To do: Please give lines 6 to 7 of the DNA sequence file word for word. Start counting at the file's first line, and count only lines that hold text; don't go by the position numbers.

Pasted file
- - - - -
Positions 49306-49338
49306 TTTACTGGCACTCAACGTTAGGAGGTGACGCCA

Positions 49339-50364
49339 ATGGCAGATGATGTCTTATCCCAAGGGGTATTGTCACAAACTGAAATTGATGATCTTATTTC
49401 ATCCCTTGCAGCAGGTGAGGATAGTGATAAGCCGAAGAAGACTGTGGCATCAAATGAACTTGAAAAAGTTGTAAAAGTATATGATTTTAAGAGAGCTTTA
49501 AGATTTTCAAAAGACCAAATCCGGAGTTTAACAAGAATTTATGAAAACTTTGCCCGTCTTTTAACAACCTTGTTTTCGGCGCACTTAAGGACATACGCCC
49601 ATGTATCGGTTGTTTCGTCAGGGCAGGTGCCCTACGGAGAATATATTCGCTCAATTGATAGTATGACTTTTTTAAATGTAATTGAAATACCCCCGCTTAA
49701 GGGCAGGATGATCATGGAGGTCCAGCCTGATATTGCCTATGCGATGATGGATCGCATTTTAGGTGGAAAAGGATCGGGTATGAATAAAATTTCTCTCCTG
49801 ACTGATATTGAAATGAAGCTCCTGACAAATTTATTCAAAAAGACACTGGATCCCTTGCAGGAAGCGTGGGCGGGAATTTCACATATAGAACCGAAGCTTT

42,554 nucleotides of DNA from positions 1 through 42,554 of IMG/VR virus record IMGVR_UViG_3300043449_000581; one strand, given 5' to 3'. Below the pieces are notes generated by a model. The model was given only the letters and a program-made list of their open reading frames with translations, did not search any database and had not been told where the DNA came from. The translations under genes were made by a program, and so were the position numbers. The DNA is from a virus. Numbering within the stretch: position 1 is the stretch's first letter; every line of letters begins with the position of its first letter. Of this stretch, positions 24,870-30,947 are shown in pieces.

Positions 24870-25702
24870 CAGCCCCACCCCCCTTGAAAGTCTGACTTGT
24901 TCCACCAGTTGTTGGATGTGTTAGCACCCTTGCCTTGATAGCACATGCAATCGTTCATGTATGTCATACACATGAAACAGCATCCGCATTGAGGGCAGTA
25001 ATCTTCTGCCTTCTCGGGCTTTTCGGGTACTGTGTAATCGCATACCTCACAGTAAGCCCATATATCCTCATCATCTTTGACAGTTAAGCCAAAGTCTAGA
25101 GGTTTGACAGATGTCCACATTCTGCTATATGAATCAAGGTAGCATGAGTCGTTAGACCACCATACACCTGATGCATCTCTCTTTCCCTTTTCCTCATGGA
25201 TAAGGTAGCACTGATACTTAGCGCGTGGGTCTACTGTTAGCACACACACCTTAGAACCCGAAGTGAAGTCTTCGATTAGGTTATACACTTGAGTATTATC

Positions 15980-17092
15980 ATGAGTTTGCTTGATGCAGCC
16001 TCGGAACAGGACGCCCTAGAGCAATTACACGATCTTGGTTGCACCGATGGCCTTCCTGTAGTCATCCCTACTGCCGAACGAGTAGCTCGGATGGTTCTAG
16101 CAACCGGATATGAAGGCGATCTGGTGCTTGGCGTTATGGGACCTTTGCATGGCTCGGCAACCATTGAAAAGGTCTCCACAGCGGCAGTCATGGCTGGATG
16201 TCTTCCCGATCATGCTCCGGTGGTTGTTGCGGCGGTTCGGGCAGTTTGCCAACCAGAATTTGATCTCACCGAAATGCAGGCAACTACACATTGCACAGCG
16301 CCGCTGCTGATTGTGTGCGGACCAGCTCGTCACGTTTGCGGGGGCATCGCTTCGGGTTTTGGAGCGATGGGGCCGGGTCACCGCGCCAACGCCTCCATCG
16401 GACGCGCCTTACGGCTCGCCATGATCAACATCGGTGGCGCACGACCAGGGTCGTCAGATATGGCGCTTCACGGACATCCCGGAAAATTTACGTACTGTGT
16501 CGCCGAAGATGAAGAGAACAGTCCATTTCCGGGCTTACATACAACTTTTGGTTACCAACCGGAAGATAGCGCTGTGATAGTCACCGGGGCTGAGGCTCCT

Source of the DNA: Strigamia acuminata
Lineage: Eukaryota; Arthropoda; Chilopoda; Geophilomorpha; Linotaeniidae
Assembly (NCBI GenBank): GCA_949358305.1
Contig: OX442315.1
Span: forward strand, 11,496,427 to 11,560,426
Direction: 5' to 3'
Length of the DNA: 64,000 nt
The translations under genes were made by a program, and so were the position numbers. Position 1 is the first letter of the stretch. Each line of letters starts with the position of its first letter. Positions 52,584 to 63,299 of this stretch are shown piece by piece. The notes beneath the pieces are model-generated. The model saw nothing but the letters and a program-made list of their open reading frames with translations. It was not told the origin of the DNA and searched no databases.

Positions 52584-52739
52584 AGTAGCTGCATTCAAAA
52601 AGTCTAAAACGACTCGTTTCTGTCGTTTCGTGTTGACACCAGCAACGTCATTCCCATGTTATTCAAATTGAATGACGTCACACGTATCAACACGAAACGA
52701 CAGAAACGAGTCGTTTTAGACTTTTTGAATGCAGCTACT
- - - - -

49501 AGATTTTCAAAAGACCAAATCCGGAGTTTAACAAGAATTTATGAAAACTTTGCCCGTCTTTTAACAACCTTGTTTTCGGCGCACTTAAGGACATACGCCC
49601 ATGTATCGGTTGTTTCGTCAGGGCAGGTGCCCTACGGAGAATATATTCGCTCAATTGATAGTATGACTTTTTTAAATGTAATTGAAATACCCCCGCTTAA